What’s worse, is that the doctor's appointment that followed brought me even worse news. One of my fallopian tubes was blocked, meaning IVF was likely my best shot at getting pregnant. Though I had been originally told that insurance would kick in after one year of trying, the sad truth was that my insurance would cover nothing. Why? Because I am not married to a man.
It seems insane that in 2021, this is still happening to people. It seems insane, but it is a reality. The price tag for IVF in Boston? No less than $45,000 to start, according to my doctor.
That doesn't cover medication. That doesn't cover sperm. That doesn't cover the birth. It just pays for the operation, and I had to pay for it all out of pocket. I resigned myself, and as heartbreaking as it was, I sold my house so I could instead pay for IVF. My symbol of stability, the nursery I had painstakingly prepared for my future child are all gone. To say I'm ashamed of where I am today would be a grievous simplification of the emotions I'm dealing with on a daily basis.
Further research led me to CNY Fertility Clinic in New York. They are a legitimate, low-cost fertility clinic. Through them, IVF starts at a little under $5,000--not including medication or sperm. I have to drive 3.5 hours each way for my appointments, but not including gas and lodgings for surgery, everything should come to about $15,000.
I have already paid for my medications, at $5,604.00. I have paid for sperm, which was $1,195.00 plus $210.00 for shipping. Sperm storage at CNY is $550.
I had to undergo a fresh round of genetic testing at CNY, which came to $200.00. The same day, I had a saline sonogram, and discovered polyps on my uterus. Finally, an answer for my repeated miscarriages. An answer my own doctor back at home couldn't give me. I will need surgery to remove the polyps.
When I contacted my doctor about scheduling surgery, however, and asking if I could do my monitoring with her instead of driving to New York every other day for two weeks, she informed me that because I was a patient at CNY; I was no longer her patient and she could not help me.
So now, I am going to have to drive to New York for every single appointment, no matter how short, including surgery—which includes overnight stays, and possibly hiring a driving service if I can't find someone to come with me, as I'm not allowed to leave the hospital without a driver after surgery and Uber doesn't count.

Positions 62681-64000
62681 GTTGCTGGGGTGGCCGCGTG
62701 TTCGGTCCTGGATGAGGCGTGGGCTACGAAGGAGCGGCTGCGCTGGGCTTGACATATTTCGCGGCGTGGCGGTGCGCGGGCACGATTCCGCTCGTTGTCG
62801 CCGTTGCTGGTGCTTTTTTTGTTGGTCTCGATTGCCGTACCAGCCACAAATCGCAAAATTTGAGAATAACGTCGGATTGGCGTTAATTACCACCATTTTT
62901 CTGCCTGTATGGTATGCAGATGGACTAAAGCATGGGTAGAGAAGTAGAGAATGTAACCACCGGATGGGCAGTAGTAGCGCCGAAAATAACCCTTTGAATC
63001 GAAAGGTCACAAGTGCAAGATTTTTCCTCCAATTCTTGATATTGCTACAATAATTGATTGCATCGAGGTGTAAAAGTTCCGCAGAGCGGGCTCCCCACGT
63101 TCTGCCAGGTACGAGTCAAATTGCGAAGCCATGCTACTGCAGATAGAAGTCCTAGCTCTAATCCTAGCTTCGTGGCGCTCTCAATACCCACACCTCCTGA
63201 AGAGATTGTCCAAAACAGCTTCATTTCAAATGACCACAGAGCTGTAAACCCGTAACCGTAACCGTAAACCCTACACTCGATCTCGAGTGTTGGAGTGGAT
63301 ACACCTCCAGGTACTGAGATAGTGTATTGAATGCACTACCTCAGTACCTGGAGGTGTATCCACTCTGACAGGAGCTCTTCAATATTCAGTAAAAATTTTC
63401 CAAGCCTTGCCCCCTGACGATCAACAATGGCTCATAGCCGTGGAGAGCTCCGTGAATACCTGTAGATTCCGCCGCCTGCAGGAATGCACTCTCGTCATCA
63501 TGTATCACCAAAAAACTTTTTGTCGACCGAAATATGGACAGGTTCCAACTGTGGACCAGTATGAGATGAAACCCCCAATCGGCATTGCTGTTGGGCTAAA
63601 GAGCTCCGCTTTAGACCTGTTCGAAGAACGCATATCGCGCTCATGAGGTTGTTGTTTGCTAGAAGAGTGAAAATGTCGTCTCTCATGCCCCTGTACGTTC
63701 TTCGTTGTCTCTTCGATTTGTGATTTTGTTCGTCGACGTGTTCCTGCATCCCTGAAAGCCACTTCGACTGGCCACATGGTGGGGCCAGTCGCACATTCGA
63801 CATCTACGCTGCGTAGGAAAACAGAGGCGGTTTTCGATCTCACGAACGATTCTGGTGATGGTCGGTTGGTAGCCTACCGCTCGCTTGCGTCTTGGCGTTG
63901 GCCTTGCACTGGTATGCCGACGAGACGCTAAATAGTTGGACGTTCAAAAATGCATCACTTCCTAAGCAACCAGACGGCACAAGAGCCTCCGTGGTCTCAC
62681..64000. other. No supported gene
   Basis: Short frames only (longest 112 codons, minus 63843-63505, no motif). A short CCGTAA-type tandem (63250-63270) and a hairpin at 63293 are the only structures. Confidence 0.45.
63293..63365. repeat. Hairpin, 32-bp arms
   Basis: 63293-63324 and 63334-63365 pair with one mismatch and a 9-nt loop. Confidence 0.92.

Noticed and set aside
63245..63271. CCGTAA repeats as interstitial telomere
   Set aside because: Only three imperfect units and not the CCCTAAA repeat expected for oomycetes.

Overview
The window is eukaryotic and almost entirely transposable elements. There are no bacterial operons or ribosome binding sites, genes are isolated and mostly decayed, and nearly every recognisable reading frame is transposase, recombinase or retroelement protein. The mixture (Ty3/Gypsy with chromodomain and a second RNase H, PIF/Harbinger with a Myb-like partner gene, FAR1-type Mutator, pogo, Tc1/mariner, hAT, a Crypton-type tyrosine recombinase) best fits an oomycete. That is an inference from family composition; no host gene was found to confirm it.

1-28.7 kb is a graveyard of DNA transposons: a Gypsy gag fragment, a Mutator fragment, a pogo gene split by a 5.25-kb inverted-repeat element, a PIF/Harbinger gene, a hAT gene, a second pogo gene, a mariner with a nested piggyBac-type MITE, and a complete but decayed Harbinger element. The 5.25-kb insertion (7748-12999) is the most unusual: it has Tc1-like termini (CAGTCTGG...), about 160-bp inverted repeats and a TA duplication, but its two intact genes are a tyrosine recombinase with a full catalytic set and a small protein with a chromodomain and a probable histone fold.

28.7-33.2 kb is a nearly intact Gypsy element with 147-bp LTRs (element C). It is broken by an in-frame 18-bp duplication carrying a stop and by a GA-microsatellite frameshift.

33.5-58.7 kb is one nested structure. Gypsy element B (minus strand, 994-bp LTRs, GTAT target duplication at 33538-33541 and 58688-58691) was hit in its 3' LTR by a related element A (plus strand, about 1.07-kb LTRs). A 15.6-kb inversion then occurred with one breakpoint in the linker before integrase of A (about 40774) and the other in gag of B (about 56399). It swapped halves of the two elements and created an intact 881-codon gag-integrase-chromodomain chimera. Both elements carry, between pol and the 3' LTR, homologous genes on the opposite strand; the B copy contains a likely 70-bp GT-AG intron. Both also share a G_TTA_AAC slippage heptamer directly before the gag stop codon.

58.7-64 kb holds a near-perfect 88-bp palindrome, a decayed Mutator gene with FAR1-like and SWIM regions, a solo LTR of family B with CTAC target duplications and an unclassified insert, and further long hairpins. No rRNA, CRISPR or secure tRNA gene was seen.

Because of this surgery, some of my mediations may expire—and I may need to buy another round of medications for another $5,000 +. The costs are stacking up, despite going to a low-cost clinic. I'm scared that I will spend so much money trying to get pregnant that when the baby finally comes, I'll be starting over with little to nothing.
I know the nay-sayers will read this and tell me that if I can't afford a baby, I shouldn't be having one. The reality is that most people don't have to pay $15-20,000 upfront to have a baby. Most people get pregnant for free, sometimes when they don't even mean to. I may not be going the traditional route, but I can't help but think that it isn't fair to ask me to pay so much for something that comes so naturally to almost everyone else. It isn't fair that insurance won't cover my medical expenses because I am not married to a man.
In addition to everything else, I am desperately trying to save up money so I can afford my own place again. I am watching what little I made from my house sale dwindle away with every payment I make toward IVF and it's terrifying me.
This is where GoFundMe comes in. My friends have been urging me for months to make a GoFundMe to help with all these costs, but honestly, the idea of it terrified me. It terrifies me even now. I don't want people to look down on me, to think I'm a beggar or that I'm looking for free handouts. I'm not. The system has failed me, and I am just doing whatever I can so I don't drown in medical debt before I even get the chance to start my family.
Every little bit helps. Every share helps. Every kind word helps. This process is incredibly lonely. Doing this alone is painful and scary and any support I can get, I will take.


Kaitlyn Abdou
Pembroke, MA